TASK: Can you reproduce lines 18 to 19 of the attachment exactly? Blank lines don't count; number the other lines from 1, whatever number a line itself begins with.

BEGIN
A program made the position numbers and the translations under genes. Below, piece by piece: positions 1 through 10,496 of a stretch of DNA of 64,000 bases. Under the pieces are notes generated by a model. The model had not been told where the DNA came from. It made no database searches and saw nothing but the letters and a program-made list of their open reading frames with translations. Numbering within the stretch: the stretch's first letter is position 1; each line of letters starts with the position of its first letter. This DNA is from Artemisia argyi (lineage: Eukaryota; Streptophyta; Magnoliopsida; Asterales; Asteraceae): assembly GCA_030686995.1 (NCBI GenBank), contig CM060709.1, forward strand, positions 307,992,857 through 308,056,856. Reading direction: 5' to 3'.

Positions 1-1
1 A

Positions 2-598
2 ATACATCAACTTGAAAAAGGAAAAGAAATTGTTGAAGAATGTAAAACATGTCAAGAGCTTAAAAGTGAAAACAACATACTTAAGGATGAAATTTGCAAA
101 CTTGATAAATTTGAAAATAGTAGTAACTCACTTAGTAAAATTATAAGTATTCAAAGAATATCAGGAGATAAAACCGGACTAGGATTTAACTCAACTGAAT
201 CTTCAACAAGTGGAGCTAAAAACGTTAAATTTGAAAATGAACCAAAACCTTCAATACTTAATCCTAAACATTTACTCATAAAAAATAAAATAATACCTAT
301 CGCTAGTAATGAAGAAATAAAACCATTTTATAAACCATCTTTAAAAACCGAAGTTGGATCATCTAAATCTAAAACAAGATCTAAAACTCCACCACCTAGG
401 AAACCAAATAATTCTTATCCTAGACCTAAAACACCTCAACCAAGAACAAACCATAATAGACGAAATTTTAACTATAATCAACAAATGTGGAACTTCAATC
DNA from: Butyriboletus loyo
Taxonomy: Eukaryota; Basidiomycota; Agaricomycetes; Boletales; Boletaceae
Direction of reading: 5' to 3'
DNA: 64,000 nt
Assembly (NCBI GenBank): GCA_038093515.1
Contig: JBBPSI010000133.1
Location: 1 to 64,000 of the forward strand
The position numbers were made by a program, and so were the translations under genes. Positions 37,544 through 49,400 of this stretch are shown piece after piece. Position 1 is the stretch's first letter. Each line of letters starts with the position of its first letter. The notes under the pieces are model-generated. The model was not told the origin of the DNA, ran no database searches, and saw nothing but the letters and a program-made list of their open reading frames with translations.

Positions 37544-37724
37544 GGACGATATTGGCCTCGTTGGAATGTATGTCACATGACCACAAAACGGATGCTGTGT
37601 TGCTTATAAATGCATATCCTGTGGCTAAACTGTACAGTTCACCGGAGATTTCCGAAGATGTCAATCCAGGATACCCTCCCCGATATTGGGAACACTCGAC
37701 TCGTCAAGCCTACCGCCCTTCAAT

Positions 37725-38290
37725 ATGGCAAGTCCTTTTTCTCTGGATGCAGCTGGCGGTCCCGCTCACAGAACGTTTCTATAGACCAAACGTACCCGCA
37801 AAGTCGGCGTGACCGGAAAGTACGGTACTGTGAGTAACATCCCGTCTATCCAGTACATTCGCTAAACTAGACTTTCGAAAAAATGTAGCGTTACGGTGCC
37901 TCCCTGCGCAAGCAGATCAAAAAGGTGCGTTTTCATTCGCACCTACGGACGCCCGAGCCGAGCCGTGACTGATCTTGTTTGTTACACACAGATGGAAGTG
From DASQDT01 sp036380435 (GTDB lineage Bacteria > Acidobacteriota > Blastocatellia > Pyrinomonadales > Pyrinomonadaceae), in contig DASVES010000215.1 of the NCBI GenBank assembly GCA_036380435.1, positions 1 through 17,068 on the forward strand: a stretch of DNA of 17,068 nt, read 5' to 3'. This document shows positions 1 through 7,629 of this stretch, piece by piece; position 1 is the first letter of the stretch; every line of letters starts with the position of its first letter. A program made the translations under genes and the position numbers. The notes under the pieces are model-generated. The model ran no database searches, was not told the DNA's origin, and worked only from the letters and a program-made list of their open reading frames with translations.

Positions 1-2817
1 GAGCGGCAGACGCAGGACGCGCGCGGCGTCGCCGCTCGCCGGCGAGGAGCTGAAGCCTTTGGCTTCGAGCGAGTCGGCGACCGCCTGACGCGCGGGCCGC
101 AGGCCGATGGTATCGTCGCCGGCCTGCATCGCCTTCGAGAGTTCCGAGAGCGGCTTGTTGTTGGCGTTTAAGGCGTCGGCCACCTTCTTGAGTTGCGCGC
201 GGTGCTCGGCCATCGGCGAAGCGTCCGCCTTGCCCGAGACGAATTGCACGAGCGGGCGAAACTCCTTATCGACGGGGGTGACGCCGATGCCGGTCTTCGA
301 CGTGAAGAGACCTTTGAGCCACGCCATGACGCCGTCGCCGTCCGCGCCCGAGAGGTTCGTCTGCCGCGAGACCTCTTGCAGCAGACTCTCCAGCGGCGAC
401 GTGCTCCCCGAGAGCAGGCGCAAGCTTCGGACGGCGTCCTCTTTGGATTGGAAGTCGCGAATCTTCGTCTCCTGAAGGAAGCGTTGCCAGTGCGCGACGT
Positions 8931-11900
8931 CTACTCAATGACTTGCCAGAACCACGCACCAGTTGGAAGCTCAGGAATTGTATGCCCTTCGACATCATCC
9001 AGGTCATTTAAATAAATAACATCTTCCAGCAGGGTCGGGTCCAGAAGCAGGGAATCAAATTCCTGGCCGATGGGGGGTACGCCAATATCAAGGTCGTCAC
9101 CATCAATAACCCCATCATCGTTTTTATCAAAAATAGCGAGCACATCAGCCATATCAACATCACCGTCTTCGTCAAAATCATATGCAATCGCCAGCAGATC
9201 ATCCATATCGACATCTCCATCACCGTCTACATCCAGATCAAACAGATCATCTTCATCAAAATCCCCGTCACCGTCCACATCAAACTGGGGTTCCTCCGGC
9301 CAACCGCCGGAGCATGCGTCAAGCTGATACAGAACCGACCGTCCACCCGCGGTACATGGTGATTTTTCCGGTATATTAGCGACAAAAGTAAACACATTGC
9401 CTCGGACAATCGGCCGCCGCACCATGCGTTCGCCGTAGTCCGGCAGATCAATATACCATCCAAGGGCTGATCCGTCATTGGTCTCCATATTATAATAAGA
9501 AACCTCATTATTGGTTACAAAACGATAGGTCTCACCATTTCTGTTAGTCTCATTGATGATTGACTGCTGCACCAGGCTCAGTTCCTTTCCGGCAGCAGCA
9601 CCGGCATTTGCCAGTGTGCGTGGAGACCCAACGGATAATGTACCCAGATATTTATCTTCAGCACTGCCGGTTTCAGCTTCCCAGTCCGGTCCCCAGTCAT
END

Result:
Positions 37544-37724
37544 GGACGATATTGGCCTCGTTGGAATGTATGTCACATGACCACAAAACGGATGCTGTGT